We don’t know whether the disastrous Senate efforts to “repeal and replace Obamacare” are really, really dead. Like zombies, bills can resurface.
What intrigues us is that those opposed to the Senate bill have come from a very diverse range of organizations: the American Medical Association, the American Hospital Association, AARP, unions, many advocacy groups, and (hold your breath) the insurance industry!
The insurance industry has been surprisingly public and vocal in its opposition to the Republican proposals to allow insurance companies to offer cheap, bare-bones policies and to abolish the individual and employer mandates to purchase insurance. (And, of course, they oppose all the proposed reductions in federal dollars for Medicaid and for subsidizing the policies bought by individuals on the state-based insurance exchanges—dollars that end up in their pockets!)
We want to alert you to a fascinating letter addressed to the Senate majority and minority leaders (Sens. Mitch McConnell and Chuck Schumer) and signed by two large insurance associations: America’s Health Insurance Plans and the Blue Cross Blue Shield Association.
Talking about Sen. Ted Cruz’s “Consumer Freedom Option” in the Republicans’ Better Care Reconciliation Act (the bill prior to the “Skinny Repeal” bill that failed last Friday), the letter states that offering bare-bones policies, “is simply unworkable in any form and would undermine protections for those with pre-existing medical conditions, increase premiums and lead to widespread terminations of coverage for people currently enrolled in the individual market.”
Their explanation as to why a bill with this provision is “unworkable” is based on a principle that is fundamental to the success of the Health Security Plan: large risk pools. In the letter, they refer to a recent report from the American Academy of Actuaries. The report succinctly explains the benefits of large risk pools:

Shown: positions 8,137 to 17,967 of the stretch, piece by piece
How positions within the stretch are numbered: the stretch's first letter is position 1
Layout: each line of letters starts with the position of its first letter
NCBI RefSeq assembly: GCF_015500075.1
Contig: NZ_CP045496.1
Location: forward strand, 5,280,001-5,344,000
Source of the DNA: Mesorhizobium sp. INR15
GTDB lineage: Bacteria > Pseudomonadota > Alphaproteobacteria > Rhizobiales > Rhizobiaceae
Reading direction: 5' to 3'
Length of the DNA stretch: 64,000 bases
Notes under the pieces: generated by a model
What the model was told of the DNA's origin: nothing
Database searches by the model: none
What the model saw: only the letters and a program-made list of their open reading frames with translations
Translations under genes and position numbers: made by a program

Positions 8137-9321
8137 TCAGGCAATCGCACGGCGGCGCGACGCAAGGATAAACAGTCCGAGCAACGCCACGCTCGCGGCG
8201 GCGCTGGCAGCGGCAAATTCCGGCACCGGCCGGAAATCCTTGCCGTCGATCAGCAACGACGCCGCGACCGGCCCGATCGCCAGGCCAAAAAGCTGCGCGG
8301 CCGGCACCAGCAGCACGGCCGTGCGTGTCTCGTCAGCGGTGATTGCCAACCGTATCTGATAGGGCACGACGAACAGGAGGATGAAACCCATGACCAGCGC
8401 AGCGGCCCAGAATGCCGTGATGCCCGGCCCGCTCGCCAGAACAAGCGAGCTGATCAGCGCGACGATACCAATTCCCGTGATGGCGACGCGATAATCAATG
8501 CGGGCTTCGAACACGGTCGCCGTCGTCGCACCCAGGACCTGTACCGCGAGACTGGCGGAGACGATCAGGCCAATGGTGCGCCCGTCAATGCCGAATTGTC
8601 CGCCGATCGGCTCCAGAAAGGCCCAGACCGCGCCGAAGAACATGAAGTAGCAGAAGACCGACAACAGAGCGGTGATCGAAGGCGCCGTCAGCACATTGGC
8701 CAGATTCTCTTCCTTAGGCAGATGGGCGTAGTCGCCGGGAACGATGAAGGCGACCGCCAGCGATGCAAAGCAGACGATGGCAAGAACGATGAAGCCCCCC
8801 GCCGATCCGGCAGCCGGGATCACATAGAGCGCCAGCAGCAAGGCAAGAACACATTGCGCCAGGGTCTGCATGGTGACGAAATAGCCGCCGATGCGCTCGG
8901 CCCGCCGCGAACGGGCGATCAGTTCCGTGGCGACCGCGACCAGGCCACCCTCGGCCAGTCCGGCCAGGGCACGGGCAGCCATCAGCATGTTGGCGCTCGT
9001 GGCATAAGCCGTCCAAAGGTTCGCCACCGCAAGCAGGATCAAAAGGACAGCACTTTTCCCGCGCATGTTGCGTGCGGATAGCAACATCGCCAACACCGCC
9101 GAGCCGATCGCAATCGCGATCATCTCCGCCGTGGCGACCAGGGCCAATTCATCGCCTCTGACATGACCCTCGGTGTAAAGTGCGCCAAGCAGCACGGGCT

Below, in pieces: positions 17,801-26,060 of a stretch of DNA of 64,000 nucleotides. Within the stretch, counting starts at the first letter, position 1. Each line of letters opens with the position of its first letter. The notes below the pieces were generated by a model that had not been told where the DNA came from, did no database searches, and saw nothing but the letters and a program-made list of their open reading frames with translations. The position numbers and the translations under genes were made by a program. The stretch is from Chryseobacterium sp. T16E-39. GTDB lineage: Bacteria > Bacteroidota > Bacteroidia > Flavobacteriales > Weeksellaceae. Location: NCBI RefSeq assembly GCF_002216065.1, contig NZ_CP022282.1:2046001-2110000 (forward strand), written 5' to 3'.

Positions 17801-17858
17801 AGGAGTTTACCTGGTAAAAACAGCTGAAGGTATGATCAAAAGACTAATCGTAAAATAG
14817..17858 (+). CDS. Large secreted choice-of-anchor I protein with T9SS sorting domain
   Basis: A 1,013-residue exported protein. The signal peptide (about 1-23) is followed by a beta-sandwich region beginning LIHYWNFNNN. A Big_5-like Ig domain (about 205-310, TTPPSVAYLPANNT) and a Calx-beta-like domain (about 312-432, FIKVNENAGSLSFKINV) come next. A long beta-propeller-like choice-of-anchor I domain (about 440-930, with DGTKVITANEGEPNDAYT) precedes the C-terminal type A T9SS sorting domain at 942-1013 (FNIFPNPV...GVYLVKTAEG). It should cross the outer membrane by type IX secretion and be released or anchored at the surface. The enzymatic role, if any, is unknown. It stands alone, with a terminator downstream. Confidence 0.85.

Basically, pooling those with higher costs with those who are healthy results in spreading out the costs. “In general, the larger the risk pool, the more predictable and stable the premiums can be.”
The key to a stable risk pool, then, is not separating the healthy and the not-so-healthy into two separate pools. Such a separation (which the bare-bones policies allowed under the “Consumer Freedom Option” would permit) will inevitably result in higher premiums for the sick and those with pre-existing conditions.
Since what is being proposed by the Senate Republicans is a voluntary system (no more mandates to purchase insurance), many of the healthy will choose not to purchase insurance. Others will purchase the cheap, bare-bones policies. Those who have greater medical needs will have no choice but to remain in more expensive plans with more comprehensive coverage.
If an insurance pool, even a large one, attracts a disproportionate number of individuals with costly medical conditions, premiums will be higher than if that risk pool included an “average population.”
Does this not sound like a justification for the NM Health Security Plan? With almost all New Mexicans covered under one plan, the risk would be shared. And, under Health Security, premiums would be based on income, not health status.
No one is immune from a potential health disaster due to illness or an accident. Therefore, sharing the risk is the core concept of insurance.
It does not take a brainy economist or actuary (or a brain surgeon!) to understand that premiums will be more “predictable and stable” under such a system.
A large risk pool—like the Health Security Plan's—would also simplify life for the state’s health care providers and hospitals, which currently have to deal with so many plans with different copays, deductibles, and covered services.